Skip to main content

View Diary: An awful waste of space (238 comments)

Comment Preferences

  •  Yesterday my RSS feed popped up a message on (5+ / 0-)

    the Microsoft Gazelle browser, so I decided to take a look.  It went to CNET, where I don't go very often these days.

    At the end of the article, a blurb about the reporter mentioned:

    During her years at CNET News, Ina Fried has changed beats several times, changed genders once . . .

    which I found interesting - mostly due to your diaries, Robyn.  I immediately wondered how well her outward change was accepted by peers in the journalist arena and general I/T industry.

    So, I looked up her history a bit to see if it offered clues, and found at type of attack you've easily made us sensitive to understanding and even expecting:

    Ina Fried, the veteran technology reporter and a regular source of good Microsoft dish, is very open about her status as a transgender woman — her CNET blog is titled "Beyond Binary." She knows she's female. But some users of Wikipedia, the online encyclopedia any bigot can edit, aren't convinced. An anonymous Wikipedia user in Knoxville, Tenn. however, refuses to accept hers as the last word on the subject, and has been changing pronouns from "she" to "he" on Fried's listing with repeated edits in the last six weeks.

    She showed perseverance and clear, fair-minded communications in attempting to resolve the bigotry issue, it seemed.  Which again reminded me of you.

    Further on her acceptance by those in her industry:

    . . .

    As she recalls her on-the-job gender transition, Fried says her peers in the technology realm, true to form, expressed some curiosity, but not much else. Her experience at the San Francisco CNET office makes it seem that she was as likely to encounter transphobia there as she would be to find a co-worker banging away on a Commodore 64.

    . . .

    ''One of my big concerns was that my gender would become the story. As journalists, we don't want to become the story. But I was able to go back to doing my job. My gender hasn't been an issue.

    This sounded like folks I work with in the same industry on the tech side, generally.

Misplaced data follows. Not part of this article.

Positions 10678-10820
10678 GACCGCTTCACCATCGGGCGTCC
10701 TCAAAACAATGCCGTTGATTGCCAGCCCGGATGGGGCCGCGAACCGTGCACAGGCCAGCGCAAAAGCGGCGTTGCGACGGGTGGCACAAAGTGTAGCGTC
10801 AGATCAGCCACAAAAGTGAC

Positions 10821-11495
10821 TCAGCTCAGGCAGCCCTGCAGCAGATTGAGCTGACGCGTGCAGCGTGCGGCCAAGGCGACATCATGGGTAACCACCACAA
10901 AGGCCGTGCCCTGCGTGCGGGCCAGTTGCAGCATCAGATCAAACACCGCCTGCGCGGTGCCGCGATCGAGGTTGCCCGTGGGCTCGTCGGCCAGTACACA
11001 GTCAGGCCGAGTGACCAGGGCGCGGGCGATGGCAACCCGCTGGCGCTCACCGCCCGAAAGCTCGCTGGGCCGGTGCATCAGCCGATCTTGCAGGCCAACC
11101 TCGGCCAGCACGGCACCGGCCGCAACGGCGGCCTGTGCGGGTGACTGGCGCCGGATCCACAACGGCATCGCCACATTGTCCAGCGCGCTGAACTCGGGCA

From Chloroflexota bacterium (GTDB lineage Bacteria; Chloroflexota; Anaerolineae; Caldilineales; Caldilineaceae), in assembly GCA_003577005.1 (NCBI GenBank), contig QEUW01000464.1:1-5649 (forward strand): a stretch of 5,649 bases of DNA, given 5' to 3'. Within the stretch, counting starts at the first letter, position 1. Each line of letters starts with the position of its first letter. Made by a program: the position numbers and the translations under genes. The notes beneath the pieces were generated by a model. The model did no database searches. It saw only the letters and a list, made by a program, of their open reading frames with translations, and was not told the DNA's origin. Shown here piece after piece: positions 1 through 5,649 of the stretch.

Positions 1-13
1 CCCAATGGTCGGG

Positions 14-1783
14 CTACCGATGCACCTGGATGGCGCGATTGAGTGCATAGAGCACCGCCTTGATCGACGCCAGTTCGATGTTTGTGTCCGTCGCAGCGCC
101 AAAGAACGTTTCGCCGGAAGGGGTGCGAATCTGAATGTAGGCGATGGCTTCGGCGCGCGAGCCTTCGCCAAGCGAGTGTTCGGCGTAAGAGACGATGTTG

But, this piece of history reminded me of how you've described sometimes having trouble getting even gay/lesbian groups to accept transgender folks in their organizations or efforts:

    . . .

    She remembers the NLGJA (National Lesbian and Gay Journalists Association) national convention coming to San Francisco in 2000, coinciding with a budding effort on her part to begin marrying these two important parts of her persona: transgender woman and journalist.

    "It wasn't the most positive experience," she says of her initial NLGJA orientation. "'Transgender' was still pretty unheard of. The organization wasn't all that advanced when it came to transgender members. I went away not really feeling terribly supported. I stayed away until I transitioned at work."

    . . .

    "When I came back [to NLGJA] in 2003 or 2004, I had made up my mind that the organization should be there for other transgender journalists, whether [NLGJA] was ready or not. But in the years I'd been away, other people had been doing good work. [Past President] Steven Petro had made transgender inclusion much more important. I was pleasantly surprised and instantly got involved."

    Not a fully concluded story, but a positive one, for a change.

    "So, please stay where you are. Don't move and don't panic. Don't take off your shoes! Jobs is on the way."

    by wader on Fri Jul 10, 2009 at 09:00:12 PM PDT

Subscribe or Donate to support Daily Kos.

Click here for the mobile view of the site